# NDSolve divide-by-zero trouble

So I have a set of differential equations (which I know are analytically integrable) but I want to integrate them numerically to get the form of the solution (the solution is not explicit and hence I want to numerically integrate it).

g=7/5

v = Function[r, 1/(n[r] r^2)]

eulerEq = v[r]*v'[r] + n'[r]*n[r]^(g - 2) + 2/r^2 == 0

initcond = n[1] == 1 (*These are my equation and initial condition *)


Now to numerically solve it.

S = NDSolve[{eulerEq, initcond}, n[r], {r, 0.5, 10}]


When I hit shift+Enter, it shows me the following error:

Power::infy: Infinite expression 1/0. encountered. >>

Infinity::indet: Indeterminate expression 0. ComplexInfinity encountered. >>

NDSolve::ndnum: Encountered non-numerical value for a derivative at r == 1.. >>


I tried using the debugger and I realized that it is computing $n'[1]$ in the process and it is getting a 'division-by-zero'. I can integrate the equation easily and get the constant of integration using the initial condition (it is getting $n$ explicitly in terms of $r$ that is troublesome). Is there a way to do this still using NDSolve or is there an alternative? I want to do it numerically only because this equation is just a special case which is analytically integrable and I need to get the other solutions also.

Determining n'[r] from

Solve[eulerEq, Derivative[1][n][r]][[1, 1, 2]]
(* -((2 n[r] (-1 + r^3 n[r]^2))/(r (-1 + r^4 n[r]^(12/5)))) *)


we see that it is indeterminate at r = 1, and it is for this reason that NDSolve fails there. Nonetheless, the limiting value can be obtained as follows,

Limit[% /. n[r] -> 1 + a (r - 1), r -> 1]
(* -((5 (3 + 2 a))/(10 + 6 a)) *)
sl = Solve[% == a]
(* {{a -> 1/6 (-10 - Sqrt[10])}, {a -> 1/6 (-10 + Sqrt[10])}} *)


and used to define boundary conditions very near r = 1.

dr = .0001;
s1 = NDSolveValue[{eulerEq, n[1 + dr] == 1 + dr a /. First[sl]}, n, {r, 1 + dr, 10}];
s2 = NDSolveValue[{eulerEq, n[1 + dr] == 1 + dr a /. Last[sl]}, n, {r, 1 + dr, 10}];
s3 = NDSolveValue[{eulerEq, n[1 - dr] == 1 - dr a /. First[sl]}, n, {r, .5, 1 - dr}];
s4 = NDSolveValue[{eulerEq, n[1 - dr] == 1 - dr a /. Last[sl]}, n, {r, .5, 1 - dr}];

p1 = Plot[{s1[r], s2[r]}, {r, 1 + dr, 10}, PlotRange -> {{0, 10}, {0, 5}}];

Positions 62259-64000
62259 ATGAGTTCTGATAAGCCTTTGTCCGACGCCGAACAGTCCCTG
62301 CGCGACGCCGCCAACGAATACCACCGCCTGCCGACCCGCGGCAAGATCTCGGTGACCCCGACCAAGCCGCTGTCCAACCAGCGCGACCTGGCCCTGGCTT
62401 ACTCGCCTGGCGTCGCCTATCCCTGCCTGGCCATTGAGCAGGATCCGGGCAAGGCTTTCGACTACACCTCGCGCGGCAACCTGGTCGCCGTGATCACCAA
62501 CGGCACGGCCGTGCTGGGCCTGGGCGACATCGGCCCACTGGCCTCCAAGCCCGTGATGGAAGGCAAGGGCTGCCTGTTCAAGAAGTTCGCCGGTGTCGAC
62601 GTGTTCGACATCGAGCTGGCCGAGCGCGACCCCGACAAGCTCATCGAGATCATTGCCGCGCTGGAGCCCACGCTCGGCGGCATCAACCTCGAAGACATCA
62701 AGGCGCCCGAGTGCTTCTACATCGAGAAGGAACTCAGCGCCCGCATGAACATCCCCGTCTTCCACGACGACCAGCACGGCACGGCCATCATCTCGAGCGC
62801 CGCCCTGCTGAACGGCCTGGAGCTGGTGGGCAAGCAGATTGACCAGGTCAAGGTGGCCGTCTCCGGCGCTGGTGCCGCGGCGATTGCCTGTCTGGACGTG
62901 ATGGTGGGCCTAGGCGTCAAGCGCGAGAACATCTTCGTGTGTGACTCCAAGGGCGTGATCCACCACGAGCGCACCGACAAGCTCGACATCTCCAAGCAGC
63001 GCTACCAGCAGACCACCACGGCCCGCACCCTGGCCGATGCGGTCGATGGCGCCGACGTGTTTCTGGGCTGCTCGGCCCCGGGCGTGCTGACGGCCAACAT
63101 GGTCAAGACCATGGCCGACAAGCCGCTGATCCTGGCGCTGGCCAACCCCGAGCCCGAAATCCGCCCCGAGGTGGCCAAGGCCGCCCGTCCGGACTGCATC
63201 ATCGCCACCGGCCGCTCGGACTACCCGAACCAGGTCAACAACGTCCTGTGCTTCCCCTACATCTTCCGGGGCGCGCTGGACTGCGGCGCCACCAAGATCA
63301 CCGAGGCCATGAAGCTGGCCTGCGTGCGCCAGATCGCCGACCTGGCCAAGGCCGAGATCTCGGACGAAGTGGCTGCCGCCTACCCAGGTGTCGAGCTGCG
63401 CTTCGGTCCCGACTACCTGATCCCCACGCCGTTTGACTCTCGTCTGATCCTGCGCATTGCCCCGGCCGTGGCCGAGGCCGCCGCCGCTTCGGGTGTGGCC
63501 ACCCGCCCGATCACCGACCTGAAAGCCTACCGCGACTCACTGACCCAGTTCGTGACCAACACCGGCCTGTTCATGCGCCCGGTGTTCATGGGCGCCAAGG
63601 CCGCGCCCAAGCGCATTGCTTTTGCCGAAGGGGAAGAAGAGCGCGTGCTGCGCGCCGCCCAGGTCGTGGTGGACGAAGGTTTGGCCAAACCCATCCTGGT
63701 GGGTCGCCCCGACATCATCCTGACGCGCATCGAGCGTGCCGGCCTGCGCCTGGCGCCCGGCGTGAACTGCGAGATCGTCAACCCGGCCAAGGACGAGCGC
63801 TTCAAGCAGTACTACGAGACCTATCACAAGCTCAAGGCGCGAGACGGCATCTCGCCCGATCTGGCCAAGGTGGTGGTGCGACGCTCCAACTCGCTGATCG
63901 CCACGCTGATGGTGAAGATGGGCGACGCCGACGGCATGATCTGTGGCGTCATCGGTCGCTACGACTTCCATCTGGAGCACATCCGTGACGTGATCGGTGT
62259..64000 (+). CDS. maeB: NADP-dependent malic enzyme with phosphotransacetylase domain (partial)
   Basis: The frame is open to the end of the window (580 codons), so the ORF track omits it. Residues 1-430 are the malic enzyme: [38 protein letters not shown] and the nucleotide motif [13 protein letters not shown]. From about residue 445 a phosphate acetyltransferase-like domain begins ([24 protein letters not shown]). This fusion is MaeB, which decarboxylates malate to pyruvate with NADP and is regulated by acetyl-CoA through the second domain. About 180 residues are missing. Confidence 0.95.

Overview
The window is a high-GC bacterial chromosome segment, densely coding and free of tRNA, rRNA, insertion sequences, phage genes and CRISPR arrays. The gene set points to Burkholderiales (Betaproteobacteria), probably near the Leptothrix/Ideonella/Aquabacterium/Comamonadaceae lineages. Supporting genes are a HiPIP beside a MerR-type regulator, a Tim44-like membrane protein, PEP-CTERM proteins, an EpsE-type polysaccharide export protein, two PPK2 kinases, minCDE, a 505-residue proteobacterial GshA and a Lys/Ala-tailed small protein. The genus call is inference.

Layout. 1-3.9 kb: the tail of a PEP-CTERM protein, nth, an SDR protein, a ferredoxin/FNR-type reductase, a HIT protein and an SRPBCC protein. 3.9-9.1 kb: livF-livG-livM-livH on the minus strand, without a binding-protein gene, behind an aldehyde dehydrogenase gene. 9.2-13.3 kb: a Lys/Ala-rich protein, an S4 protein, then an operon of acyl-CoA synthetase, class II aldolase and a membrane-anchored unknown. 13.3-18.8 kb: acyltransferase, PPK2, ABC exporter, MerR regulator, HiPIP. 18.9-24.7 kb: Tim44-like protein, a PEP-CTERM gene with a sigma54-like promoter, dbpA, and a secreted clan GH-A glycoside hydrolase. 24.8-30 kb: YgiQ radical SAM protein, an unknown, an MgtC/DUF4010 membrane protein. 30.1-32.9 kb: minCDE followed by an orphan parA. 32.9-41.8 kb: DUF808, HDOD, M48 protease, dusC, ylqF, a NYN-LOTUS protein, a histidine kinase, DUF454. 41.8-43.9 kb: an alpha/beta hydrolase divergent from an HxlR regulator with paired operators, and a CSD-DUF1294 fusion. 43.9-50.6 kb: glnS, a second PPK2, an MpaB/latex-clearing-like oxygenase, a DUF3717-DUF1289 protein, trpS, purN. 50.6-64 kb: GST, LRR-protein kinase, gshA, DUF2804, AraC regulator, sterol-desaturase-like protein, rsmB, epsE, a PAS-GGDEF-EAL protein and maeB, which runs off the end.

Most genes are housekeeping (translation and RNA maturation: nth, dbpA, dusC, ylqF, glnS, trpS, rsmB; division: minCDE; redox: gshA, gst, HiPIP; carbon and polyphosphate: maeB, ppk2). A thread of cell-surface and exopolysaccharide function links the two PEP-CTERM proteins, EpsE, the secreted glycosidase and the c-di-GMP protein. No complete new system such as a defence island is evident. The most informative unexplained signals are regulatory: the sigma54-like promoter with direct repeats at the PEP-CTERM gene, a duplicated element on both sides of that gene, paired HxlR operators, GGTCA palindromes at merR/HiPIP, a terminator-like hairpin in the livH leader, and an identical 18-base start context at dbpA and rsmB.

p3 = Plot[{s3[r], s4[r]}, {r, .5, 1 - dr}, PlotRange -> {{0, 10}, {0, 5}}];
Show[p1, p3, AxesLabel -> {r, n}]


• good solution you managed to get it. Maple does actually solve this analytically for same initial condition, and I get the same plot as you show. The solution n(r) it gives is in terms of a complicated non-linear function in n(r) – Nasser Dec 18 '15 at 3:51
• @Nasser so Maple uses a different algorithm to compute the numerical integral? Is it possible to implement it here? Because it would be tedious to compute the limit every time such a situation pops up. – Sunil S. Dec 18 '15 at 4:17
• I think you can explain a bit more about why you choose n[r] -> 1 + a (r - 1) but not n[r] -> 1 + a (r - 1)^2, n[r] -> 1 + a (r - 1)^3, etc. :) – xzczd Dec 18 '15 at 4:23
• @SunilS. I do not know how Maple solved it, but here is the solution it gives. There is no numerical anything. it solved the analytical ode. Not numerical. The plots seems similar to what in the above answer: !Mathematica graphics here is plain text of the solution of the ODE itself. 1+5*n(r)^(12/5)*r^4+(-2*r^4-4*r^3)*n(r)^2 = 0 so it is non-linear in n(r) – Nasser Dec 18 '15 at 4:32
• @xzczd Linear was my first guess, and it worked. Once assumed, it is easy to show that the guess is self-consistent, as is apparent from the plot.. – bbgodfrey Dec 18 '15 at 5:06

bbgodfrey has already given a good answer, here's just a not that rigorous but cheap and accurate enough way to resolve the problem:

S = NDSolveValue[{eulerEq, n@1 == 1 + #}, n[r], {r, 0.5, 10},
Method -> "StiffnessSwitching"] & /@ ({1, -1} $MachineEpsilon) Plot[S, {r, 0.5, 10}, PlotRange -> All]  • Why does {1.7, -1.7} work as the perturbation, when {1.8, -1.8} does not? Perhaps, the boundary of the basins of attraction. In any case, +1. – bbgodfrey Dec 18 '15 at 5:02 • @bbgodfrey Interesting observation. I guess it might be related to how "StiffnessSwitching" works (try Manipulate[With[{S = NDSolveValue[{eulerEq, n@1 == 1 + #}, n[r], {r, 0.5, 10} , Method -> "StiffnessSwitching"] & /@ ({1.7, -a}$MachineEpsilon)}, Plot[S, {r, 0.5, 10}, PlotRange -> {0, 5}, Epilog -> {PointSize@Medium, Point[{1, 1}]}]], {a, 1, 10}]), but currently I can't find a better Method to handle the singularity. – xzczd Dec 18 '15 at 5:58

Using the limiting values from bbgodfrey's answer, we can take a more direct approach with NDSolve using "EquationSimplification" -> "Residual":

sol = Join @@@
(NDSolve[{eulerEq, initcond, n'[1] == #},
n[r], {r, 0.5, 10},
Method -> {"EquationSimplification" -> "Residual"}] & /@
{1/6 (-10 + Sqrt[10]), 1/6 (-10 - Sqrt[10])});

Plot[n[r] /. sol // Evaluate, {r, 0.5, 10}, PlotRange -> All,
AxesOrigin -> {0, 0}]
`